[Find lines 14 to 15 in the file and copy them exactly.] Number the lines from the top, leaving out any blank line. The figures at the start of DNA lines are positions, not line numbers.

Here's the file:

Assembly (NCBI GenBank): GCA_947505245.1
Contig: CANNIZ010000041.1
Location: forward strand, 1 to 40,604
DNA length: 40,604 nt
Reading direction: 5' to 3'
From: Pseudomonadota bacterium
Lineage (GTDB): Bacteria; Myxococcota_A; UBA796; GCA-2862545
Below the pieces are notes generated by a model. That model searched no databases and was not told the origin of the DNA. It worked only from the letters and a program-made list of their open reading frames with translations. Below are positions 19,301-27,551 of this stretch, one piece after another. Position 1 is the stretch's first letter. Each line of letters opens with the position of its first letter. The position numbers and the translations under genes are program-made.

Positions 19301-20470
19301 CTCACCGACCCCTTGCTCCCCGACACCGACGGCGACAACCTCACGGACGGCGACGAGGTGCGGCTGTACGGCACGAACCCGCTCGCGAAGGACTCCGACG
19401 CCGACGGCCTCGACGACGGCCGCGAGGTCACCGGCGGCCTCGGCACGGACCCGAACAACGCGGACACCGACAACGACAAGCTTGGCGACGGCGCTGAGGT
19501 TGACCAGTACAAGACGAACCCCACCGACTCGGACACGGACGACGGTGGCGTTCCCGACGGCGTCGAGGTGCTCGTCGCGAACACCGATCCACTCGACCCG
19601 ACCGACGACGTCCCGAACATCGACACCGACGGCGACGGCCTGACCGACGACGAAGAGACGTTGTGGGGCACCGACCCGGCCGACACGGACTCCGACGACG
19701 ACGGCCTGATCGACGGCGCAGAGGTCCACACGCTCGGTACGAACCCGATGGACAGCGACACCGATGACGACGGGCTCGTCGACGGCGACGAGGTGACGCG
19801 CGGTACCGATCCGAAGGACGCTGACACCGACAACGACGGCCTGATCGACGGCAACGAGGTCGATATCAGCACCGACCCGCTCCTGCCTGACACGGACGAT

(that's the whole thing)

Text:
19701 ACGGCCTGATCGACGGCGCAGAGGTCCACACGCTCGGTACGAACCCGATGGACAGCGACACCGATGACGACGGGCTCGTCGACGGCGACGAGGTGACGCG
19801 CGGTACCGATCCGAAGGACGCTGACACCGACAACGACGGCCTGATCGACGGCAACGAGGTCGATATCAGCACCGACCCGCTCCTGCCTGACACGGACGAT